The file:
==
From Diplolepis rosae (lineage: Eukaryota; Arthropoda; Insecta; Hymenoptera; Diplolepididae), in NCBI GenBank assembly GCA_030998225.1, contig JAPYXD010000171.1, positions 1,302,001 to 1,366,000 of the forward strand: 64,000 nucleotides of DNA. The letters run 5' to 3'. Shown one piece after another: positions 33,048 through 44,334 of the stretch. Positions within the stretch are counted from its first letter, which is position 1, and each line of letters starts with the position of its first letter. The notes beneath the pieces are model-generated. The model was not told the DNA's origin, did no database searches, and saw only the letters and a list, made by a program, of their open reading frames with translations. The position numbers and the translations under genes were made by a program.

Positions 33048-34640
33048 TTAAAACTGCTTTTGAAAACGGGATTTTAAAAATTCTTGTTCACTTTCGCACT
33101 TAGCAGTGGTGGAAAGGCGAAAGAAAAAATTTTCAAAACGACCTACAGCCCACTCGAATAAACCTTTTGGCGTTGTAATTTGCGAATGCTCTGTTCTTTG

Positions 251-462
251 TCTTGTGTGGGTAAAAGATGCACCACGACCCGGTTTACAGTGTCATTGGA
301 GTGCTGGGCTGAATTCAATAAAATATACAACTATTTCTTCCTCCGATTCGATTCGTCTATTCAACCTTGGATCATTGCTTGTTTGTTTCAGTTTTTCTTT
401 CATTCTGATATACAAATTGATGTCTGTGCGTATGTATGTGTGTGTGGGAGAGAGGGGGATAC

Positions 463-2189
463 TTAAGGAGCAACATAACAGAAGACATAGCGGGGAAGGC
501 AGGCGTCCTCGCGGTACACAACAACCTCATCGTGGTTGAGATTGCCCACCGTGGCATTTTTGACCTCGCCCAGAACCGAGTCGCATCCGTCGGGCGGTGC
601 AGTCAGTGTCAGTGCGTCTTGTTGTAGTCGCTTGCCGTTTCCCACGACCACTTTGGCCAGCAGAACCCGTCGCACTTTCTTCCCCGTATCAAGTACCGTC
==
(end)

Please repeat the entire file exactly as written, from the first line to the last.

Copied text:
From Diplolepis rosae (lineage: Eukaryota; Arthropoda; Insecta; Hymenoptera; Diplolepididae), in NCBI GenBank assembly GCA_030998225.1, contig JAPYXD010000171.1, positions 1,302,001 to 1,366,000 of the forward strand: 64,000 nucleotides of DNA. The letters run 5' to 3'. Shown one piece after another: positions 33,048 through 44,334 of the stretch. Positions within the stretch are counted from its first letter, which is position 1, and each line of letters starts with the position of its first letter. The notes beneath the pieces are model-generated. The model was not told the DNA's origin, did no database searches, and saw only the letters and a list, made by a program, of their open reading frames with translations. The position numbers and the translations under genes were made by a program.

Positions 33048-34640
33048 TTAAAACTGCTTTTGAAAACGGGATTTTAAAAATTCTTGTTCACTTTCGCACT
33101 TAGCAGTGGTGGAAAGGCGAAAGAAAAAATTTTCAAAACGACCTACAGCCCACTCGAATAAACCTTTTGGCGTTGTAATTTGCGAATGCTCTGTTCTTTG

Positions 251-462
251 TCTTGTGTGGGTAAAAGATGCACCACGACCCGGTTTACAGTGTCATTGGA
301 GTGCTGGGCTGAATTCAATAAAATATACAACTATTTCTTCCTCCGATTCGATTCGTCTATTCAACCTTGGATCATTGCTTGTTTGTTTCAGTTTTTCTTT
401 CATTCTGATATACAAATTGATGTCTGTGCGTATGTATGTGTGTGTGGGAGAGAGGGGGATAC

Positions 463-2189
463 TTAAGGAGCAACATAACAGAAGACATAGCGGGGAAGGC
501 AGGCGTCCTCGCGGTACACAACAACCTCATCGTGGTTGAGATTGCCCACCGTGGCATTTTTGACCTCGCCCAGAACCGAGTCGCATCCGTCGGGCGGTGC
601 AGTCAGTGTCAGTGCGTCTTGTTGTAGTCGCTTGCCGTTTCCCACGACCACTTTGGCCAGCAGAACCCGTCGCACTTTCTTCCCCGTATCAAGTACCGTC